10-16-2020 Jacob T. Haseman_KC 001.jpg

Jacob T. Haseman poses for a portrait at the Sheridan County YMCA Thursday, Oct. 15, 2020.

Many board members and staff at the Sheridan County YMCA have deep roots in the nonprofit. Whether in Sheridan or around the country, many attended camps, formed lasting memories and developed a deepened understanding of how the programs, people and facilities can make a difference in a child’s life.

For Jacob Haseman, Sheridan County YMCA board president and partner at Throne Law Office, his connection with the Y didn’t begin in Sheridan.

His mother worked at the YMCA in Lafayette, Indiana, so he quickly became known as a “YMCA brat.” His mom taught swim lessons and one of the first experiences Haseman had with the Y was participating in the “mommy and me” swimming classes.

From there, Haseman’s involvement in the nonprofit grew. He participated in many Y programs over the years — swimming lessons, the “gym and swim” program, basketball and child care programs.

“I was particularly enamored with the pool and anything involving water; per my parents, all I wanted to do is swim, and the YMCA certainly gave me the swimming skill necessary to later become a competitive swimmer,” Haseman said.

As he grew older, Haseman’s first job was at the Y as a lifeguard and swimming instructor. He later moved into roles involving pool and building supervision, swim coach and soccer coach.

As he entered college, he worked at the Stevens Point Area YMCA in Stevens Point, Wisconsin, during the school year and returned to his Lafayette stomping grounds in the summers.

Haseman knows the impact the Y had on his youth cannot be overstated. He noted that some of his favorite childhood memories spur from his time at the YMCA.

But even more than that, it placed him in a valuable and influential peer group that helped instill a sense of personal responsibility and taught him the YMCA values still upheld today.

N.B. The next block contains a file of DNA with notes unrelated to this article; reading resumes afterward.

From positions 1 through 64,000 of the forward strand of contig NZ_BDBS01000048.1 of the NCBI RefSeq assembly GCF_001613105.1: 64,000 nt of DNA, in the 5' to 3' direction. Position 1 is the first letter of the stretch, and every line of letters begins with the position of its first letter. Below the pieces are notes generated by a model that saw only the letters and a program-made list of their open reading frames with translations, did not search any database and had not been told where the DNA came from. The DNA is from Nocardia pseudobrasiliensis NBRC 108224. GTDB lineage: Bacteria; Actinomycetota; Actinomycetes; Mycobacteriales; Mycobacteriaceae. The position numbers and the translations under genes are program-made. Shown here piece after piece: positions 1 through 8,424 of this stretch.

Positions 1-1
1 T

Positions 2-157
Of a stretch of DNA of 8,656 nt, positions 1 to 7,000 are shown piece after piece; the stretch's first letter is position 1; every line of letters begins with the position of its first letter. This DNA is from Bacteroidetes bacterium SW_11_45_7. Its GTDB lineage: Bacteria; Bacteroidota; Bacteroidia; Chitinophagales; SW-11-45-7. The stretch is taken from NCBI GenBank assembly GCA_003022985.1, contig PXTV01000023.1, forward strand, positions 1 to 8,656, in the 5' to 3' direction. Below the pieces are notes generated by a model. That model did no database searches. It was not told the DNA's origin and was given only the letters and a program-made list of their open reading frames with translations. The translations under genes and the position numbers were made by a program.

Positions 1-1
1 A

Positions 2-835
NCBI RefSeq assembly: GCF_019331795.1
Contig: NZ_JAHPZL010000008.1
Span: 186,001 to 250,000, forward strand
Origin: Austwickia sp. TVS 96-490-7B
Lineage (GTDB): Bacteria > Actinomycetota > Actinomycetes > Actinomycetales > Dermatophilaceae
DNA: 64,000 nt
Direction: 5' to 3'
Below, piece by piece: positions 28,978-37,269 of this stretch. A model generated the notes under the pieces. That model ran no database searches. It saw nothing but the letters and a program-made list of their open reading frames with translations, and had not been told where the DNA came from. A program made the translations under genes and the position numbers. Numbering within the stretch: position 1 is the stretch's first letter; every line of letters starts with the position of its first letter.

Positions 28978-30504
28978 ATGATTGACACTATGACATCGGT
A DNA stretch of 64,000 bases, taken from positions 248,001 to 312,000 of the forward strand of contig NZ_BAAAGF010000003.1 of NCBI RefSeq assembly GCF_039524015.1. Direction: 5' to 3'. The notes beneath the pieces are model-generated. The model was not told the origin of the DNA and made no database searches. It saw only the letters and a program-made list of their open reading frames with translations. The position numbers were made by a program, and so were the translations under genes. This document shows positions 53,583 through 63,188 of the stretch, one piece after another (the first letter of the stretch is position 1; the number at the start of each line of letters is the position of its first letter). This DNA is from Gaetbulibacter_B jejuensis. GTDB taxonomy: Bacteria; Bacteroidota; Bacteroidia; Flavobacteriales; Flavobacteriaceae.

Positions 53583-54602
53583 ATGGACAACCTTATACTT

“As a teenager and into my college years, working at the YMCA developed my love for helping others and sharing my aquatic talents while also instilling an appreciation for a strong work ethic,” Haseman said. “The YMCA and its message was a critical influence on myself as both a child and a young adult.”

When Haseman and his wife, Brenda, moved to Sheridan in 2008, they hadn’t been involved in a local YMCA for several years, but quickly joined the Sheridan YMCA.

“It was quickly apparent that the Sheridan County YMCA is a special place and a center of the Sheridan County community that provides an amazing environment for building a healthy spirit, mind and body,” Haseman said.

Wanting to give back to an organization that had such a positive influence on his formative years, Haseman became involved with the Aquatics Committee working on developing, funding and managing the project.

“The aquatics campaign was designed on the idea that we can do more together to strengthen our community,” Haseman said. “With extensive help from a diverse cross section of our community, over $19 million was raised for the pool, and it is such an exciting feel to see the Community Aquatic Center up and running today.

“Being a part of the community’s vision for the Community Aquatic Center was a privilege, even more so because the success of the campaign was dependent on all of the community stakeholders coming together to achieve the same goal.”

Now, as the Sheridan County YMCA board president, Haseman sees just as much importance in breathing new life into the Y’s 60-year-old building. The project demonstrates the YMCA’s commitment to the existing location while also responding to community needs.

“Remodeling and repurposing the older areas of our facility will give the YMCA the opportunity to provide equal access to all of our facility, increase safety in our design and respond to community demands,” Haseman said.

Those needs, he said, include relocation and expansion of the Y’s youth programming, including a new location and expanded offerings for child care; the relocation and expansion of health and well-being programming and facilities, which will allow for better access for all members; expansion of YMCA arts programming; and the creation of a maintenance and infrastructure fund for Camp Roberts.

“With the help of the community, the YMCA is excited for the opportunity that the repurpose project brings and the dynamic programming that will follow, and I am excited and hopeful to work with the community to make it a reality,” Haseman said.

Recommended for you